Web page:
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The future of House Republicans’ rewrite of the health care system looks bleak already, one day after leadership rolled out the plan.
Some of the main sticking points involve the bill’s tax provisions. House conservatives in the Freedom Caucus and Republican Study Committee slammed the bill hours after its March 6 release for creating a new entitlement program through a refundable tax credit and failing to immediately end all of the Affordable Care Act’s taxes. Conservative groups, including FreedomWorks, came out against the bill March 7, derisively calling it “Obamacare Lite.”
The rancor surrounding the bill, one day before two committees are set to mark it up, signals the delicate balance House leadership will need to strike, and to continue to finesse, as they work to get Republicans in line behind the bill. Lawmakers plan to pass it using a reconciliation process, which would be filibuster-proof in the Senate, but they can’t afford to lose many members of their own party on the House side.
“I think the passage of this legislation is very much in doubt,” said House Minority Whip Steny H. Hoyer (D-Md.).
Even House Ways and Means Committee Chairman Kevin Brady (R-Texas), the leading architect of the plan, acknowledged that dissent within his conference meant the death of his preferred pay-for for the replacement: a limit on the tax exemption for employer-sponsored health plans. Critics of that idea said it looked too much like the reviled “Cadillac tax,” a 40 percent excise tax on parts of high-cost health plans. Leadership initially floated a cap at the 90th percentile of premiums, but Brady said they decided against it after “listening very carefully to House Republicans, the entire conference, across the philosophical spectrum.”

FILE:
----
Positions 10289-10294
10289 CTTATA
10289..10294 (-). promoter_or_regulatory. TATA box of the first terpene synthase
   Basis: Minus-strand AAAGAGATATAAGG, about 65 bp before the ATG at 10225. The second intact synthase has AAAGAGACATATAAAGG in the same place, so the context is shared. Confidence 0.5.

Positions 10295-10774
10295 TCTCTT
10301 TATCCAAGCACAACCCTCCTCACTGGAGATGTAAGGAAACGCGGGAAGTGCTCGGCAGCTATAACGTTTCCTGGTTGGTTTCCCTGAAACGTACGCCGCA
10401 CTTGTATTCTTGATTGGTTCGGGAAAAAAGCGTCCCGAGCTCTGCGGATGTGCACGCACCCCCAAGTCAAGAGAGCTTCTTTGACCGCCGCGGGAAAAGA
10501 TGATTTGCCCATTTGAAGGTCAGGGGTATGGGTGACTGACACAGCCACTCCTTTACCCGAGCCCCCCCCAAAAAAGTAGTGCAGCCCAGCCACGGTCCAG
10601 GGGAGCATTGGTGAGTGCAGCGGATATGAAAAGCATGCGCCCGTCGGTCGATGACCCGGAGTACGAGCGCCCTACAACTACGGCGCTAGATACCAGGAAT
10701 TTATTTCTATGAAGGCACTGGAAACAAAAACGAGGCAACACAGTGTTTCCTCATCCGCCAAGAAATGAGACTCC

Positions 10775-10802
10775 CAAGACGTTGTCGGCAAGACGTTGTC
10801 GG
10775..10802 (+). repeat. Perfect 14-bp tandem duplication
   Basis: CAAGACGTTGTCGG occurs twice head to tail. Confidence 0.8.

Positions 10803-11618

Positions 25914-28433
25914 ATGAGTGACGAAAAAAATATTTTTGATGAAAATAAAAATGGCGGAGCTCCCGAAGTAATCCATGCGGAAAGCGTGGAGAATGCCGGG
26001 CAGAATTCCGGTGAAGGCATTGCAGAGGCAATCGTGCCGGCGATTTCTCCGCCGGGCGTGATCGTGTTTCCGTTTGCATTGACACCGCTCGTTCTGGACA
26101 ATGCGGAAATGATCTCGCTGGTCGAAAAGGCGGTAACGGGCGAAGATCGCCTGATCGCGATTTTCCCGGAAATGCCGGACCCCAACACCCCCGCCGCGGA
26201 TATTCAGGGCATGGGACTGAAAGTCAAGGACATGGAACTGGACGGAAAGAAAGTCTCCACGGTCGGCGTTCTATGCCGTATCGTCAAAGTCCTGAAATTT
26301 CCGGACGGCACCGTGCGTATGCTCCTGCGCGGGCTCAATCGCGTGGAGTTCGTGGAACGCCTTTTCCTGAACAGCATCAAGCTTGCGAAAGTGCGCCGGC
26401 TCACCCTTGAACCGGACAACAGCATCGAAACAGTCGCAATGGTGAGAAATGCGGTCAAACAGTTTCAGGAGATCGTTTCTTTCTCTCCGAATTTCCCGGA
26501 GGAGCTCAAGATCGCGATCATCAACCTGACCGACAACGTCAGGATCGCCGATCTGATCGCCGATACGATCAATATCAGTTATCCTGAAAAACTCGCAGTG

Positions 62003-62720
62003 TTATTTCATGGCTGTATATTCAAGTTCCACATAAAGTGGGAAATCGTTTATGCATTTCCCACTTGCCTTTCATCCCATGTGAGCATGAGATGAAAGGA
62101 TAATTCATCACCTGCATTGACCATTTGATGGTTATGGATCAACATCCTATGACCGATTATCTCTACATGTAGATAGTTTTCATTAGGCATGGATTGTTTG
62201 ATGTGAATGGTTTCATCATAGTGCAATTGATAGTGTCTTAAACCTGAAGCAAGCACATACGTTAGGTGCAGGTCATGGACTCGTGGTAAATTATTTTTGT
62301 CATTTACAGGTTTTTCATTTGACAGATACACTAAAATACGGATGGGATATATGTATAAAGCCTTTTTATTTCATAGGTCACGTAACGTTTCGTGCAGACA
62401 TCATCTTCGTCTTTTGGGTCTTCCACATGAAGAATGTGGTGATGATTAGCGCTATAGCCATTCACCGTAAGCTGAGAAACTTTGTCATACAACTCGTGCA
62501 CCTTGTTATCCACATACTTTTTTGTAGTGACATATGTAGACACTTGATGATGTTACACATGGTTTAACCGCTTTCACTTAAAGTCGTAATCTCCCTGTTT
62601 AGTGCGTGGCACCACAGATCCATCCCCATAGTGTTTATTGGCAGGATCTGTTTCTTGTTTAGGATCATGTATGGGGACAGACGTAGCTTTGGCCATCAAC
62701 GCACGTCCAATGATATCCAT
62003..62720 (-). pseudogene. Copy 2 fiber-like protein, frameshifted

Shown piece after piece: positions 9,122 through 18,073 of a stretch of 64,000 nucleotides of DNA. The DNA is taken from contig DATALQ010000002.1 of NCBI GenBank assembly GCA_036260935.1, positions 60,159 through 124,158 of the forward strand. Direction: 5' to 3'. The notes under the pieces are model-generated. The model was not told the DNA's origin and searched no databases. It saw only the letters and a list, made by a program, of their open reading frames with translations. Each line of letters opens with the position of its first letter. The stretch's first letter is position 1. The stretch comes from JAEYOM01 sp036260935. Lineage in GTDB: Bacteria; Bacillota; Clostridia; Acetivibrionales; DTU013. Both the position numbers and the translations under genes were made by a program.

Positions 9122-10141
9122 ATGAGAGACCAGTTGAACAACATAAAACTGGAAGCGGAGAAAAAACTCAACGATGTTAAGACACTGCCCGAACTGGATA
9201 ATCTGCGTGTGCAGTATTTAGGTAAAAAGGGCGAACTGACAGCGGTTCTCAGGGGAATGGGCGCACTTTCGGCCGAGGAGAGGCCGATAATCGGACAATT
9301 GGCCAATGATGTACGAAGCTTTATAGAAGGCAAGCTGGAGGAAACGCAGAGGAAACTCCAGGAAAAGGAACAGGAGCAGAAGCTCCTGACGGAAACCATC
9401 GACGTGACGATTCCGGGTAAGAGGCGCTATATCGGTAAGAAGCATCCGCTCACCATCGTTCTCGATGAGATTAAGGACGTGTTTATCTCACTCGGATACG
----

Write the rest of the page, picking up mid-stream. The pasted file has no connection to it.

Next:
“At the end of the day, our conference, the direction they gave us, was that was not a decision they were comfortable with today, so we decided to go a different direction,” he said during a March 7 news conference.
Still, lawmakers suggested the bill is just the first step toward dismantling the ACA, and changes are likely in the coming days. Vice President Mike Pence called it “the framework for reform” at a news conference on Capitol Hill March 7.
“We are certainly open to improvements and recommendations in the legislative process,” Pence said before heading to a meeting with members of the House.
Contradicting those claims is an aggressive three-week timeline in which leadership hopes to have the bill signed by President Donald Trump. The Senate will likely vote on the bill without holding hearings or making changes in committee, because it will have been thoroughly vetted in the House first, lawmakers said March 7.
Once the bill comes to the Senate, Majority Leader Mitch McConnell (R-Ky.) said he is ready to forge ahead with a floor vote, likely the week of March 27—one week before the start of the Easter recess.
One major variable is the lack of a final score from the Congressional Budget Office, which will tabulate the cost of the bill and the number of individuals who will lose coverage. That score could come by March 10, McConnell said. The two House committees crafting repeal legislation—Ways and Means and Energy and Commerce—are set to hold markups March 8 without a score—something Republican and Democratic lawmakers have said is irresponsible.